Oil Subsidy Saga: A Harbinger of Nigerian Arab Spring ?

Sulaimon Olanrewaju reports on the factors responsible for variations in petroleum products pricing system among Organisation of Petroleum Exporting Countries (OPEC) member countries.
It seems that for citizens of member countries of the Organisation of Petroleum Exporting Countries (OPEC), it is different yokes for different folks; while in some of these countries the burden of paying for petroleum products is so light, the same cannot be said of other countries. While in Nigeria, as well as a few other OPEC member countries, citizens have to pay through their noses for petroleum products, the reverse is the case in some other countries as petroleum products are sometimes cheaper than beverages in these other countries.
In Nigeria, a litre of petrol sells for N65 but the same litre of petrol sells for US$0.02 (about N3.20) in Venezuela. In Algeria it is 32 cents (about N51.20), in Iran it is 10 cents (about N16); in Kuwait it sells for 23 cents (about N36.80); in Saudi Arabia it is 16 cents (N25.60); in United Arab Emirate it is 47 cents (about N75.20) and in Angola it is 65 cents (about N104).
In Ecuador, it is 53 cents (about N84.80), in Iraq it is 78 cents (about N124); in Libya, it is 17cents (N27.20); and in Qatar it is 19 cents (about N30).
Similarly, the price of diesel varies from one country to the other. In Nigeria it is N115, while in Algeria it is US$0.19 per litre (about N30); in Angola, it is 43 cents (about N68.80); in Ecuador, it is (N45); in Iran, it is two cents (about N3.20); in Iraq, it is 56 cents (N89.60) and in Kuwait, it is 21 cents (about N34).
A litre of diesel sells for 13 cents (about N21) in Libya; 19 cents (N30) in Qatar, 7 cents (about N11.20) in Saudi Arabia; 71 cents (about N114) in United Arab Emirate and one cent (N16) in Venezuela.
But petroleum products are also cheap in a few other countries that are non-OPEC members. These countries include; Bahrain, Oman and Turkmenistan. A litre of petrol is 21 cents (about N34) in Bahrain; 31 cents in Oman (about N50) and 22 cents (about N35) in Turkmenistan. In Bahrain a litre of diesel goes for 13 cents (about N21); while it is sold for 38 cents (about N61) in Oman and 20 cents (about N32) in Turkmenistan.
But different factors are responsible for the price differentials in these countries. While some oil-producing countries are in firm control of the exploration and refining of their crude oil, some have left these in the hands of foreign countries and these account for how much petroleum products are available for domestic use and how much they are sold. In the same vein, while some countries find it convenient to subsidise the prices of petroleum products for their nationals, others do not.
Algeria
Although prices of petroleum products are considerably cheap in Algeria, the country is not one of those where prices are subsidised. In Algeria, the bulk of the domestic fuel requirement is supplied by the Algerian national oil company, Sonatrach, which is in charge of exploration and production, transport, refining, processing, marketing and distribution. The secret to the low prices of petroleum products in Algeria is local refining of crude oil.
Just as it is in many oil producing countries, Algeria’s oil sector is not fully open to foreign operators as such companies have to enter into a joint venture with Sonatrach, with Sonatrach usually holding majority ownership in these production-sharing agreements. Though, these other companies are involved in fuel supply, the bulk of this comes from Sonatrach and has largely been responsible for the comparatively low prices of petroleum products despite the non-existence of subsidy by the state.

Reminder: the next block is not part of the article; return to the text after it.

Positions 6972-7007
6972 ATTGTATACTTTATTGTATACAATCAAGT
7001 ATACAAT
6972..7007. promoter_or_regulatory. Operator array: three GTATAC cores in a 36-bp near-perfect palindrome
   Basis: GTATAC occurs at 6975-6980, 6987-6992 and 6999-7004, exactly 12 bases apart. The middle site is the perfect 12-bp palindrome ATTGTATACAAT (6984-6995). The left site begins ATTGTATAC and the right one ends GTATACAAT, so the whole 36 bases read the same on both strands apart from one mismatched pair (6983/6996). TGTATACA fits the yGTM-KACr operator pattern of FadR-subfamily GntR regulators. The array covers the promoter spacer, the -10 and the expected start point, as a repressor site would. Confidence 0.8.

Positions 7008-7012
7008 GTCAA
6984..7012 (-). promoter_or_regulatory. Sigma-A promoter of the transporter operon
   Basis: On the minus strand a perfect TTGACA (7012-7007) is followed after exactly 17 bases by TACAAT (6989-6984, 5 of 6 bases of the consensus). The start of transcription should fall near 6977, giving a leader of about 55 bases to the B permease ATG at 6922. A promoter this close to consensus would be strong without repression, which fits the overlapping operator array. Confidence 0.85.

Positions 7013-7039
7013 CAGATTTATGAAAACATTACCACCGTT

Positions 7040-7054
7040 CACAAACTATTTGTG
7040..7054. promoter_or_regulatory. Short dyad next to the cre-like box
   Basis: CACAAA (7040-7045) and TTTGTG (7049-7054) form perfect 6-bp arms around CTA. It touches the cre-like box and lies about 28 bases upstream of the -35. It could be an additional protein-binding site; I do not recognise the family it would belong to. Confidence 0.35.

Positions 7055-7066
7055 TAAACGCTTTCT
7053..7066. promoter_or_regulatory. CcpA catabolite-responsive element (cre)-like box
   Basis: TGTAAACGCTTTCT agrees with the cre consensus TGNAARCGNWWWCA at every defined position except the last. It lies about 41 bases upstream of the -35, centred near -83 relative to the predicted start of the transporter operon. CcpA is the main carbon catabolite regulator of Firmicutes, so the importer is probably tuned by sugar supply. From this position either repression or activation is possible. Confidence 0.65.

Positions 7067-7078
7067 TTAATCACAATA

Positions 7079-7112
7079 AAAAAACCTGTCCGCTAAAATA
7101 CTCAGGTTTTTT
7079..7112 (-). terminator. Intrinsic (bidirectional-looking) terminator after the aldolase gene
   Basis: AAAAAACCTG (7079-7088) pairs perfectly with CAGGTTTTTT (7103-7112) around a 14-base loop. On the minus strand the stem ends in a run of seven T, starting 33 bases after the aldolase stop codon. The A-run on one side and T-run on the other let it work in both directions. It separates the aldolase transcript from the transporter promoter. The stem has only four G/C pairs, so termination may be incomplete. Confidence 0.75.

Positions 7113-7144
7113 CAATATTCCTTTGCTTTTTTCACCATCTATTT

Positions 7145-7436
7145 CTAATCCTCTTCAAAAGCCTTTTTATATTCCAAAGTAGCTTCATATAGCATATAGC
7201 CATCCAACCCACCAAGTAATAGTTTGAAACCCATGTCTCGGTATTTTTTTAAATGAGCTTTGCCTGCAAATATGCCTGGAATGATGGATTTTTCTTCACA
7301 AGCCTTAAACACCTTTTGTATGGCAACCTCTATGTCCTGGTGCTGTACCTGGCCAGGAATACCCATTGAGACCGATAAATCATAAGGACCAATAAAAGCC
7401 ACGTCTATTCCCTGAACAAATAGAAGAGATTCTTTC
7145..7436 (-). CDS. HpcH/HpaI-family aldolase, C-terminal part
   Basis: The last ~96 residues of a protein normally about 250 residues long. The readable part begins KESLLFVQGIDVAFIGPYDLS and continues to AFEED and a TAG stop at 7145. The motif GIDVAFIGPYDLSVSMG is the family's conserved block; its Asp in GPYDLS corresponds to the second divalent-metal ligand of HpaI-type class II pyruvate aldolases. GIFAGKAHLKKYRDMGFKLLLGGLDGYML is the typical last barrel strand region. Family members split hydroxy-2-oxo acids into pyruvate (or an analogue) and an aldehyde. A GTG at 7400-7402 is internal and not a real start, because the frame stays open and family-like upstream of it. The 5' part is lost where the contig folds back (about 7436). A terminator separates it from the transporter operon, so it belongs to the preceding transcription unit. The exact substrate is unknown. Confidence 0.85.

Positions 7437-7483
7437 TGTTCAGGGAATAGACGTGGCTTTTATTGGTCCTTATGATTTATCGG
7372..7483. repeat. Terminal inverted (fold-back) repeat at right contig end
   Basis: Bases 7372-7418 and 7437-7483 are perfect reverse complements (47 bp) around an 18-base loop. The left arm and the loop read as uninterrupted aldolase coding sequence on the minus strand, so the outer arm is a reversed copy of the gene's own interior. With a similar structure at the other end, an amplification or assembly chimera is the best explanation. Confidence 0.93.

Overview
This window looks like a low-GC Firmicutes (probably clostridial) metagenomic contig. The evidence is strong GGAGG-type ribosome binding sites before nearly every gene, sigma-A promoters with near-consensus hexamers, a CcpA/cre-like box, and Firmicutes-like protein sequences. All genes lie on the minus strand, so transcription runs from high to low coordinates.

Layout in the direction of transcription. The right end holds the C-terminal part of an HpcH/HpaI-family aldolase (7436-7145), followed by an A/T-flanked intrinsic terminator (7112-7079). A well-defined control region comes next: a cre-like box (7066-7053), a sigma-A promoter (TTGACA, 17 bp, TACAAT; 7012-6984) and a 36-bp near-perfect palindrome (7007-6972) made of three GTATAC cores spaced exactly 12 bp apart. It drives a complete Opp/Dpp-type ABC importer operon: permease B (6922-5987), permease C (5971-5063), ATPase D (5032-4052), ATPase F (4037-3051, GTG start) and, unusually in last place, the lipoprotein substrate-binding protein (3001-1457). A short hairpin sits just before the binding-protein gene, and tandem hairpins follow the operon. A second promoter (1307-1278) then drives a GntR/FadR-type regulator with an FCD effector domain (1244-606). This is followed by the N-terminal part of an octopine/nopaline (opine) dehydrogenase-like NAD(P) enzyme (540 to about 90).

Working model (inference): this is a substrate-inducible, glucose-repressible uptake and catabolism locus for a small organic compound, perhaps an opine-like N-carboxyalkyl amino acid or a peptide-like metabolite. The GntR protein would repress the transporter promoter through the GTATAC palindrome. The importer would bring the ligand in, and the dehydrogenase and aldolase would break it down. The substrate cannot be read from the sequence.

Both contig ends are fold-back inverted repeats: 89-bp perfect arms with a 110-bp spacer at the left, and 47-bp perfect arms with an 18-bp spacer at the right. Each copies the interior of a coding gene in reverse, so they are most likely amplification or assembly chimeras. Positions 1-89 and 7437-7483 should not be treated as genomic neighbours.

Libya
In Late Muammar Gaddafi’s Libya, petroleum products were largely subsidised. The National Transition Council (NTC) which is currently in charge in Libya has not changed that, so Libyans still enjoy petroleum products subsidy. The country’s oil industry is run by the state-owned National Oil Company (NOC), which accounts for around 50 per cent of the country’s output.
Observers are of the opinion that the position of Gaddafi to subsidise prices of petroleum products was founded on his conviction that since nature has abundantly blessed the country with crude oil, the citizens should not be over-burdened. So, for most of his reign in Libya, prices of petroleum products were deliberately kept low to make them affordable to the citizens.
Venezuela
Venezuela holds the record of being the country where petroleum products are cheapest in the world. According to reports, the government subsidises about 90 per cent of the actual cost of petroleum products in the country. The effect of this huge expenditure has not been felt much by the government because Petróleos de Venezuela S.A, the state-owned petroleum company with responsibility for exploration, production, refining and exporting oil, as well as exploration and production of natural gas, is effective and is able to make fuel available on demand in the country.  Although there have been plans by the government to remove the subsidy, the government has not been able to muster enough courage to put such plans into effect. This is probably because of what happened in 1989 when an attempt to cut the subsidy resulted in violent protests that left thousands dead, thus forcing the government to reverse itself. A move by the current president, Evo Morale, to reduce the subsidy in January this year led to violent protests, a situation that forced the government to throttle the proposal.
Iran
In December last year, Iranian government announced a cut in subsidy on petroleum products. With the cut, the government plans to save about $100billion yearly on subsidy. However, despite the cut in subsidy, Iran is still one of the countries where petroleum products are cheapest with petrol selling for 1,000 rials (about N16) per litre. There is, however, a proviso; each motorist is entitled only to 60 litres of petrol monthly. Anyone who needs more than 60 litres will pay 7,000 rials (N112) per litre.
National Iranian Oil Refining and Distribution Company (NIORDC), an arm of the Ministry of Petroleum, is responsible for refining crude oil and producing a variety of oil products and providing more than seven million vehicles with their required daily fuel.